Choking on Fear

A sweet, dear friend just gave us a book to read about a young girl’s life mission in Africa.  This girl felt called to Africa right out of High School, and has lived there with her 14 adopted children ever since.  This book was a gift to cheer up my sweet girl after 3 days spent in the hospital; undergoing tests and procedures that were rather unpleasant.

In the past, when she hasn’t had the strength or energy to read a book on her own, we have taken turns reading the book aloud to each other.  These books have become some of our favorites; whether or not they have been the best books ever written is a mystery, but they remain our favorites still, because of the way we read them.  This will be one of those books.  First, how we acquired the book, and then, reading it to each other.  All of this to say, that we were having a special moment, reading a special book.

My son went on a mission trip to Uganda last year, so the descriptions in this book were all lining up with stories he had brought home to us.  We could imagine the children’s faces in the book from his pictures he had taken on his mission trip. I kept thinking that my son had basically gone on the same trip as the girl in this book.  How cool is that?

When my son had returned from his mission trip, he told me that one of the thoughts that hung heavy on his heart while he was in Africa, was about his sister.  He wondered if she would ever be able to take a mission trip like he and all of their classmates do each year.  Will her Primary Immunodeficiency keep her from going on the trips that her heart so desires?  He has been to Guatemala and Africa, and this year he is going to Prague.  He just prays about the trips offered and picks whatever trip he feels called toward.  Since her body lacks the ability to build antibodies to infections, she gets sick from just about any bacteria, virus, and foreign pathogen.  Going away on missions to a third world country, while being totally selfless, is a rite of passage in our school.  Unfortunately, it won’t be like that for her…there will always be fear.

Will she ever be able to go on a mission trip, like me?

So as we are reading this book, with this girl’s amazing testimony, I bury my fears.  As she speaks about a country riddled with disease, swarming with insects that carry disease, and covered in other possible dangers, I bury my fears.  I picture my son there serving among these joyful people, and my heart swells with pride, and thankfulness that he came home unharmed.  Then it happens…my daughter says she wants to do something to help.  She wants to help these people, she wants to serve them too.  I tell her that she can find an organization to give to, or she can start one of her own.  Then I quickly start reading again; I start reading again about the young girl who risked it all to go and do something.  I make it maybe another chapter…another chapter about kissing fungus covered heads, and open sores, HIV, and malaria.  I read another chapter before she says that she wants to go to Africa.  Doesn’t she realize?  Doesn’t she know?  She can’t kiss fungus covered heads, or doctor open infected wounds, or get stung by infected bugs…she can’t get cuts and scrapes in a dirty country.  She can’t get cuts and scrapes in our country.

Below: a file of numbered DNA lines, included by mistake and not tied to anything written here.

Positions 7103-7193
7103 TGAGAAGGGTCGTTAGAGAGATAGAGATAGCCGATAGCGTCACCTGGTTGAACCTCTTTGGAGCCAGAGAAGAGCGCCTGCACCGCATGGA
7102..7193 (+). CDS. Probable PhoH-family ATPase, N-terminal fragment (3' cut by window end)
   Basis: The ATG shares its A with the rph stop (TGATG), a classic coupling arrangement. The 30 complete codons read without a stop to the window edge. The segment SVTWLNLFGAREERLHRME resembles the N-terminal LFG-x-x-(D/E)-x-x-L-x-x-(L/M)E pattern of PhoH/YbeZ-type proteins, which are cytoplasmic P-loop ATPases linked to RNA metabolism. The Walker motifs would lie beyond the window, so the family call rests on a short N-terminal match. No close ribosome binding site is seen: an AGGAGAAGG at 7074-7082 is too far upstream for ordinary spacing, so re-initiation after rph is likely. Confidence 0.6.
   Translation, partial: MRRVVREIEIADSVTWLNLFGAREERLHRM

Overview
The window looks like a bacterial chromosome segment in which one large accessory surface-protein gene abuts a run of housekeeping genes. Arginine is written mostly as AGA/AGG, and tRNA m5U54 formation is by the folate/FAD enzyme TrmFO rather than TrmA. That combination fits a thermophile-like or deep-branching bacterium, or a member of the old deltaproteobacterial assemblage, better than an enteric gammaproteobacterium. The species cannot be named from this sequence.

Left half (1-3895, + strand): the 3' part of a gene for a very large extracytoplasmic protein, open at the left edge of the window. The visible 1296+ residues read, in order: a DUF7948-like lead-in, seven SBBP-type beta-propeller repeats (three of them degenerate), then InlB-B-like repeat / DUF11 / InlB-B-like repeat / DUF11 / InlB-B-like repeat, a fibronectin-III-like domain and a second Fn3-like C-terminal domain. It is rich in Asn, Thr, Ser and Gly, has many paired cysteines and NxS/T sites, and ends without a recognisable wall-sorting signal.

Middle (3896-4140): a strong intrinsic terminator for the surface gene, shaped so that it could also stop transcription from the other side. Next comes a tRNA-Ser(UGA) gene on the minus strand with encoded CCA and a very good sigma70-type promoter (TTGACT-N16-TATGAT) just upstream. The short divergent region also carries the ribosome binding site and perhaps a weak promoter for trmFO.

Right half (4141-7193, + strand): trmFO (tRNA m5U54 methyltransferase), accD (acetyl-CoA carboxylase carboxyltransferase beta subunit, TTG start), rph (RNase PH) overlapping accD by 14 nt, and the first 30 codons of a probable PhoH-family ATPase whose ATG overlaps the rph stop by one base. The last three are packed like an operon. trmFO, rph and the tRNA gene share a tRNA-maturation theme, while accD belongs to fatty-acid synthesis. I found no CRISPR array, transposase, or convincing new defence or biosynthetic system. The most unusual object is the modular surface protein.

I can never say these things though.  I can never let my own fears or understanding of her disease limit how she lives her life.  If I did, she wouldn’t be living her life.  So, I just gulp and try to keep breathing.  I would find a way to make it safe for her, if that was what she really felt called to do.  God would either pave the way, or slam the door.  In the meantime, I will bury my fears, and tell her that she can go to Africa, someday, if that is what she needs to do.  She faces limits every day because of her illness, I don’t need to be there to remind her of things that she might not be able to do in the future.  The future isn’t here yet.  Science is doing newer and better things all the time.  I still pray for a cure to this disease; by the time she is old enough to go to Africa.  If not, I won’t be the one telling her she can’t go.  I will be the one helping her figure out how she can go safely… all the while choking on my own fears.

If she isn’t afraid, it isn’t my job to make her more afraid…maybe sometimes, it is her job to make me a little less afraid.

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